Writers have used the word careen for years to describe something that is moving fast and recklessly. For years, some editors have tried to catch and stop such use, pointing out that careen means to lurch or weave from side to side. Career, they said, is the word to use when you mean a headlong rush. Bryan Garner calls attention to this distinction in his “Dictionary of Modern American Usage,” and Bill Bryson has an entry on careen and career in “Bryson’s Dictionary of Troublesome Words.”
But careen as a word to describe a wild forward rush is in wide use now, as in this sentence from Tuesday’s front page:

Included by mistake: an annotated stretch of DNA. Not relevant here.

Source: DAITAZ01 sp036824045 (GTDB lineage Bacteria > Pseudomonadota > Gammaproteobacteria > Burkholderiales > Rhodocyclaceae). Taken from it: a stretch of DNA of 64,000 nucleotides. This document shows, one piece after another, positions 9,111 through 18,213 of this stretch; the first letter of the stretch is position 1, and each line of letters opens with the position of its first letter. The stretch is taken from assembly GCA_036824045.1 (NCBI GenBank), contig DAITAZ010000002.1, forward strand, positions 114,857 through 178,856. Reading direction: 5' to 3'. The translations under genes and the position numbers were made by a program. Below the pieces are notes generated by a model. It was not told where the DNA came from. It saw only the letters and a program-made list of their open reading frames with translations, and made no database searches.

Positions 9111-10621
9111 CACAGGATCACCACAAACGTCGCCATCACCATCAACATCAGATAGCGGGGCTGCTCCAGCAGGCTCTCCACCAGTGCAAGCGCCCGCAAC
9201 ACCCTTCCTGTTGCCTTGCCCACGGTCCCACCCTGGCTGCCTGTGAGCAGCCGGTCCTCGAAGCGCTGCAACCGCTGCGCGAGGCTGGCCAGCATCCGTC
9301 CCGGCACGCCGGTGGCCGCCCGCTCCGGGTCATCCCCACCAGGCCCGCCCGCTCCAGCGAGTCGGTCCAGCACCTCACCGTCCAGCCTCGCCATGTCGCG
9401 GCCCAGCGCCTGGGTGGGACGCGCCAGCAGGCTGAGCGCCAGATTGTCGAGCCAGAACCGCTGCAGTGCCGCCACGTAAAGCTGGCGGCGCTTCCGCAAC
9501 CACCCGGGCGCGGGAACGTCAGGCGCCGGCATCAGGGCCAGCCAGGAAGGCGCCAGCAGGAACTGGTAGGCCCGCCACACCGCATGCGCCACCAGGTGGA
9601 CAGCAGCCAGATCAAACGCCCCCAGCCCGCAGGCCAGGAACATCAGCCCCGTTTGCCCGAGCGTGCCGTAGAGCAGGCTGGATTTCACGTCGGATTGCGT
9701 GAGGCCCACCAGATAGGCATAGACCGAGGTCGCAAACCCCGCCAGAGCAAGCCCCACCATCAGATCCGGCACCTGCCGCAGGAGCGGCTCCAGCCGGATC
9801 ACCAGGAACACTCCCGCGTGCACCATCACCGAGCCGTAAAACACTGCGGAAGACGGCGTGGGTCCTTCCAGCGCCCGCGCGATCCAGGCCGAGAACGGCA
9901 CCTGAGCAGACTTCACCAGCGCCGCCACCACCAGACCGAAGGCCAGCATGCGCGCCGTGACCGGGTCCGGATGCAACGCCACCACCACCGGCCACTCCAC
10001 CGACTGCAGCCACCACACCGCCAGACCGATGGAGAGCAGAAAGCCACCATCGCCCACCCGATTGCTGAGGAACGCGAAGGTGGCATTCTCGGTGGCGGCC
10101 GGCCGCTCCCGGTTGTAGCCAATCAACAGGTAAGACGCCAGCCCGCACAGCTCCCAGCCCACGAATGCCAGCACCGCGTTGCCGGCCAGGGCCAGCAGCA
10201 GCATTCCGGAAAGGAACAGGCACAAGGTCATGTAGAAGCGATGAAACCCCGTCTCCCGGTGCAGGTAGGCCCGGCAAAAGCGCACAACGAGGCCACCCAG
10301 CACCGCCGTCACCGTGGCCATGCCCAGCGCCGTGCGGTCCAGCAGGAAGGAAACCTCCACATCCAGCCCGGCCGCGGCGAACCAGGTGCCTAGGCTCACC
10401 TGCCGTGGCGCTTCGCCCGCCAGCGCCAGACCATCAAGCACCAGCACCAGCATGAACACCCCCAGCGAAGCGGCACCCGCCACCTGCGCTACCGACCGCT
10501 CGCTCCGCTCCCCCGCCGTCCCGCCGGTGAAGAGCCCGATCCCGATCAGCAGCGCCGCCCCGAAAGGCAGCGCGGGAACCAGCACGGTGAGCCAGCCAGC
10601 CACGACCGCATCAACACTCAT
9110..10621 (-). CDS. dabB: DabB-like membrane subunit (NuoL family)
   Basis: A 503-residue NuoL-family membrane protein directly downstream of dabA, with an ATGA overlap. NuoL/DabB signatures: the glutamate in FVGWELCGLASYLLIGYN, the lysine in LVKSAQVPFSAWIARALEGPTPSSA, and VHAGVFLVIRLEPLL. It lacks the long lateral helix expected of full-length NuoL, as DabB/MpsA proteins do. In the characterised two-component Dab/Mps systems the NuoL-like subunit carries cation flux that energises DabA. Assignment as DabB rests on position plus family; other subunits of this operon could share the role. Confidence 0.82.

About 14 months ago, a drunken Maready stole a car, fled deputies and careened up a country road at 70 mph before slamming into Stokes’ pickup truck, killing her.
Was the car weaving from side to side, tilting dangerously, as a ship in a stiff wind? Or was it going very fast but staying more or less in a straight line? What image does that word evoke for readers?
A few times, when I have changed careen to career, a writer has complained that career is just too strange a word. That’s a reasonable argument sometimes. It’s better to be understood. If readers now understand that careen means a reckless, fast movement forward, then maybe that is the word to use. As Paul Brians writes on his Common Errors in English site, if the meaning is not clear, you are probably safe in using either word.
This article was originally posted by the Raleigh News & Observer, a subsidiary of The McClatchy Co.; is posted here to provide continuity; and is copyright © 2011 The News & Observer Publishing Company, which reserves the right to remove this post.